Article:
2. Conciseness is a huge thing for developers. It’s one of the reasons why many developers prefer a language like Python over Java: Python can in most cases do the same amount of work in less lines of code. Less lines of code means less time spent developing on the software, which means more time for features or more time doing more fun stuff. And, conciseness is a huge advantage for Go over PHP. So far my Go code for a project that I am converting to Go from PHP has 18 files to deal with. Just the model files alone in PHP are 18 files. With PHP, it’s easy to go quickly into dealing with over 100 files for a simple project that you have to deal with directly, and thousands of files that you have to indirectly deal with.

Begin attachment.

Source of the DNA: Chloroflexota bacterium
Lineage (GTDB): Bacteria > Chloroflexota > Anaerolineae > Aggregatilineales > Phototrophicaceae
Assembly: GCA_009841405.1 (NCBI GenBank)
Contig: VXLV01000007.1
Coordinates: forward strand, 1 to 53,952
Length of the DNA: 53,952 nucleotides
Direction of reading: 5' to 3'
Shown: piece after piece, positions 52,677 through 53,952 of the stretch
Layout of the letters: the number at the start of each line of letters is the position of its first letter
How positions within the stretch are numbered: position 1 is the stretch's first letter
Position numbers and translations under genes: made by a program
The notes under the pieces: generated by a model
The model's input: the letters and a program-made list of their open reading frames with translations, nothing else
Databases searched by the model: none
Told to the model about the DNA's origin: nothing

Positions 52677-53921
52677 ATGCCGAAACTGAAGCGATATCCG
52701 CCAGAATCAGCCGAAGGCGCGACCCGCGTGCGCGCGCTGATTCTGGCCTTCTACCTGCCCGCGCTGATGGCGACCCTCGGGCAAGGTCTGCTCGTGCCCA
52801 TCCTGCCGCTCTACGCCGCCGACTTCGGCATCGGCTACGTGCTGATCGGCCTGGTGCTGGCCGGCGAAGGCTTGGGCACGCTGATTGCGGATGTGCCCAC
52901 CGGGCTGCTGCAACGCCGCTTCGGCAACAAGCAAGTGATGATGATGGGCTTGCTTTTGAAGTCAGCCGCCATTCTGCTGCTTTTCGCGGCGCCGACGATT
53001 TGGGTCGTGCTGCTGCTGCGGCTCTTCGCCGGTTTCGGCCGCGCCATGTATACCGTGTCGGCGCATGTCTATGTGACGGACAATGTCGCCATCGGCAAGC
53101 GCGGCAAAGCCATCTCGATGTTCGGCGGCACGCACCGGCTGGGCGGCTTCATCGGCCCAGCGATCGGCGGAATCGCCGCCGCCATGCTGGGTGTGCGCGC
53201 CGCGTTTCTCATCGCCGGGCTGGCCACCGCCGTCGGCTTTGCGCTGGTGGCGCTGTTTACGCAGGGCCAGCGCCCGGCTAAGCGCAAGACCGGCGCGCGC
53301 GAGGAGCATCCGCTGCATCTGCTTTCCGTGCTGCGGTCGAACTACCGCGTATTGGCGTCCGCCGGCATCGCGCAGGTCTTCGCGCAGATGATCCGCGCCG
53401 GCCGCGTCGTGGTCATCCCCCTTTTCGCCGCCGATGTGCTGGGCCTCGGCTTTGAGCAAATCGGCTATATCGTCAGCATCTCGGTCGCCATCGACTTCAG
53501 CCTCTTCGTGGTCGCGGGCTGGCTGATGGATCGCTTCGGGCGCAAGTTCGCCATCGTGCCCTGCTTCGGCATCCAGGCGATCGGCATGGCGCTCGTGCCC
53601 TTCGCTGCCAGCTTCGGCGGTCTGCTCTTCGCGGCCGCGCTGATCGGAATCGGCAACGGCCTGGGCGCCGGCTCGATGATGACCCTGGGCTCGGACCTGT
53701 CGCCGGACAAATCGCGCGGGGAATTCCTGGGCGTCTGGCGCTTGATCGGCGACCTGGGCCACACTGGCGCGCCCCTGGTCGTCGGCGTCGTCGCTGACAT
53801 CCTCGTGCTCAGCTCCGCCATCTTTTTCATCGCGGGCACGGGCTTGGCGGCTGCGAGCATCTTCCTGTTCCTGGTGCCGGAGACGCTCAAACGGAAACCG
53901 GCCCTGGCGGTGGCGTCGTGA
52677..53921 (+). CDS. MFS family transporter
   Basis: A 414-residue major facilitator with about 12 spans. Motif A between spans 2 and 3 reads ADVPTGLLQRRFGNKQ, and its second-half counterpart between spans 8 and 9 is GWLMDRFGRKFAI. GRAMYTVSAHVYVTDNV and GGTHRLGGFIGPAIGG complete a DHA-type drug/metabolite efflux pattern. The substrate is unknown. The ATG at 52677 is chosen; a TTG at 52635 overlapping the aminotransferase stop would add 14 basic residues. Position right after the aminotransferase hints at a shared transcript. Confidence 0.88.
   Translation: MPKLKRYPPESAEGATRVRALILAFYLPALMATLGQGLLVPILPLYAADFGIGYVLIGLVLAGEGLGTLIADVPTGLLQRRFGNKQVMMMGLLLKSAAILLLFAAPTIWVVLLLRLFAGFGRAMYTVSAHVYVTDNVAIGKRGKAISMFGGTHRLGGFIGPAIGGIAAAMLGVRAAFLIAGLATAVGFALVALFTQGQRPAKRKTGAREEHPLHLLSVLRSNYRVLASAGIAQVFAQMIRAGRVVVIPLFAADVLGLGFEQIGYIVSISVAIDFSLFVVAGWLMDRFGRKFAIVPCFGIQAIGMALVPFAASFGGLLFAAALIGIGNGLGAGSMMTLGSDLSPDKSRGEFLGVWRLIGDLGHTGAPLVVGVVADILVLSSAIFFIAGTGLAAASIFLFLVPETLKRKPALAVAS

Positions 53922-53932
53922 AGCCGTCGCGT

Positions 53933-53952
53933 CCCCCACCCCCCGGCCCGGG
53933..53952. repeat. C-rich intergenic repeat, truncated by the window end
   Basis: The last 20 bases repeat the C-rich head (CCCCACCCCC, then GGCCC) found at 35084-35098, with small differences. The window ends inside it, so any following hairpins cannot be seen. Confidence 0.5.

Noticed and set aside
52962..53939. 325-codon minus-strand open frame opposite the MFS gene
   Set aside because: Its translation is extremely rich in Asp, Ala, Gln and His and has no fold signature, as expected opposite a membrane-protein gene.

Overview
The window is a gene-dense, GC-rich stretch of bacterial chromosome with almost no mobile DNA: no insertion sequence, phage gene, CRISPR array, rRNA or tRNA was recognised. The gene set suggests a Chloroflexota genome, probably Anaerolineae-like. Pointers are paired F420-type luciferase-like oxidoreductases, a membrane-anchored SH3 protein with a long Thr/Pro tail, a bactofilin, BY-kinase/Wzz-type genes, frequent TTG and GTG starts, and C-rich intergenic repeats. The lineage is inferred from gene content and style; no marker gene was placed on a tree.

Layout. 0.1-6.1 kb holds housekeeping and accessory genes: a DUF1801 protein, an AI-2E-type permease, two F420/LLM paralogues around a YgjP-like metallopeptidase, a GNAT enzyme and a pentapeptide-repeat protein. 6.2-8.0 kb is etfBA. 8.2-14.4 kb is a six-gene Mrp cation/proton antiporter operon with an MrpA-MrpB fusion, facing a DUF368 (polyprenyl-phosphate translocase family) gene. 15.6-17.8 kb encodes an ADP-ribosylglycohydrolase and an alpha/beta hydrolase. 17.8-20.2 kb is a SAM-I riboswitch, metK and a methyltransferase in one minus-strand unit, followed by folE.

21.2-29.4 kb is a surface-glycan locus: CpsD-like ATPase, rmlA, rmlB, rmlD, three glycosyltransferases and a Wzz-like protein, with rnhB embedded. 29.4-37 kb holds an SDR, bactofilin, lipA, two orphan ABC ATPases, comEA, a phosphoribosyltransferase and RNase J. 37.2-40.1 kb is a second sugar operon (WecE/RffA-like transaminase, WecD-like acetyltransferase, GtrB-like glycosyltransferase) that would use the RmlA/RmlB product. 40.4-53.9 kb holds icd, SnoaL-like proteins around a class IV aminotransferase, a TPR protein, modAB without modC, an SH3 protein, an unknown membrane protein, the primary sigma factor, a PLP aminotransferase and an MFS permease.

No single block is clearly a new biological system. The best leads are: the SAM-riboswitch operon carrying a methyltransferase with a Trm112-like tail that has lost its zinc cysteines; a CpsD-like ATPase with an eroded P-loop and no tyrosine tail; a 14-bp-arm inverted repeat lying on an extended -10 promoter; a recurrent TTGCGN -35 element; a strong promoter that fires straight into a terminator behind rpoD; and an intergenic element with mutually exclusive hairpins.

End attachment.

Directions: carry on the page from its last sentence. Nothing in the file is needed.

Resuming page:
3. Built-in libraries provide most of the functionality needed. Pretty urls? Got it. MVC functionality? Also has it. Simple templating? Built-in. It makes life so simple that most simplistic functionality is already built-in without having to worry about libraries and building your library dependency list with libraries that might or might not be updated and also bloating your code unnecessarily. Also, get many libraries put together and you decide that getting a framework might be the best of options which slows down your PHP code even more. AWS and Google Cloud SDKs both exist for Go. There are not any requests by libraries that you use to get even more extensions for PHP which hurts your setup a server time and script even more.